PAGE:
Our case against [hacked online affair-arranging website] Ashley Madison is a good example. In that complaint, we alleged that their security was lax. They had no written information security policy, no reasonable access controls, inadequate training of employees, no knowledge of whether third-party service providers were using reasonable security measures, and no measures to monitor the effectiveness of their system security.
So, those are some of the core takeaways.
And we do a fair amount of business education. Certainly our Start with Security initiative in 2015.
And your recent Stick with Security initiative?
Yes, that fleshes out some of the lessons from the Start with Security Initiative. Those offer some pretty practical tips and hypotheticals to help companies.
Tell us about your new small-business roundtable initiative.
We recently announced an initiative to hear directly from small businesses about the challenges that they face when implementing cyber and data security initiatives at their companies. The FTC has been a part of a number of multi-stakeholder processes related to online privacy and security.
We coordinate with a number of agencies on various privacy and data security initiatives. For example, we worked with the [Food and Drug Administration] and [the Department of Health and Human Services] to create an online tool to help developers of health-related apps. We took over the role just this year of chairing an interagency group that coordinates on data-security issues.
We work with the National Institute of Standards and Technology and the National Telecommunications & Information Administration as part of their multi-stakeholder process. And we just hosted a joint workshop with [the National Highway Traffic Safety Administration] on connected cars, which has big data security implications.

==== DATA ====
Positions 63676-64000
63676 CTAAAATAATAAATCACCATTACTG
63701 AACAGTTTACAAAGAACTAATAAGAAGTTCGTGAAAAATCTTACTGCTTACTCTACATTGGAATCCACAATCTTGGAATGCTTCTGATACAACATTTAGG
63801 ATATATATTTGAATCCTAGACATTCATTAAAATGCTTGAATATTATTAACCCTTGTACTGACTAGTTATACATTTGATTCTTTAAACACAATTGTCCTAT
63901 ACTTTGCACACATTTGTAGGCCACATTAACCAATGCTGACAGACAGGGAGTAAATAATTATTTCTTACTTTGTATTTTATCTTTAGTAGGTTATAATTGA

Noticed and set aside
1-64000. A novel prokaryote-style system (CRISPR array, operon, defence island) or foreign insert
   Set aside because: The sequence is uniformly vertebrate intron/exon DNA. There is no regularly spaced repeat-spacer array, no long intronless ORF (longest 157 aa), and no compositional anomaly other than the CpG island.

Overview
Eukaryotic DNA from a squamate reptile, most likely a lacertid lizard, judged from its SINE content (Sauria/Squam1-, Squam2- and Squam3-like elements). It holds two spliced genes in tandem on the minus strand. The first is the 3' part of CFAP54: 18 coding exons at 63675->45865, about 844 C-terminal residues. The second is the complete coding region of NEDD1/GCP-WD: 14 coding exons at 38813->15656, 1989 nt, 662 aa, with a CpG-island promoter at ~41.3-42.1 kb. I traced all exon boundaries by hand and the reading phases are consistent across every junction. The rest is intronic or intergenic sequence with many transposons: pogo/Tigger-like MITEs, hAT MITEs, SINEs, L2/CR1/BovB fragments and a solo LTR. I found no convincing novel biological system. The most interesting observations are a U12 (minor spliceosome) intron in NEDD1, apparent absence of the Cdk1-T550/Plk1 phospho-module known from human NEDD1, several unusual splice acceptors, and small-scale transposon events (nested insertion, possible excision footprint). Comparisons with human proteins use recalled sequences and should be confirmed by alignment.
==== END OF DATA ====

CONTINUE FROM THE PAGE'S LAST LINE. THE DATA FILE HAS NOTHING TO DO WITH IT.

Talk a little about the Internet of Things, which, of course, includes those connected cars.
First, there are standard data security issues when you have all these objects that can connect to the Internet and receive data — smart cars, smart homes, wearables. If there is not adequate security for those devices, it not only can expose the data those devices are collecting, but also the systems and networks those devices connect to. We have seen insecure IoT devices lead to botnets that can result in denial of service attacks.
Some insecure IoT devices could involve threats to health and safety. Again, you think of connected cars or connected insulin pumps, which could lead to serious harm.
What are the principal things companies should be doing to make sure their information is secure?
Put a process in place. That means putting someone in charge of security, conducting risk assessments, addressing reasonably foreseeable vulnerabilities, overseeing service providers, and continually monitoring and updating that over time.
The federal trade commission is on the front lines of cybersecurity and will likely face a new front in that war if (or when) the Federal Communications Commission reclassifies Internet access providers out from under Title II, which will return authority over ISP privacy issues to that agency. The FTC does not have rulemaking authority, but it can enforce prohibitions on false and deceptive conduct or failure to meet the reasonable expectations of customers, including on data security. Just last week, it settled with app-based car-hailing service Uber over allegations of deceptive data security claims, a development that FTC chair Maureen Ohlhausen said demonstrated the agency’s ongoing commitment to privacy and security.Subscribe for full article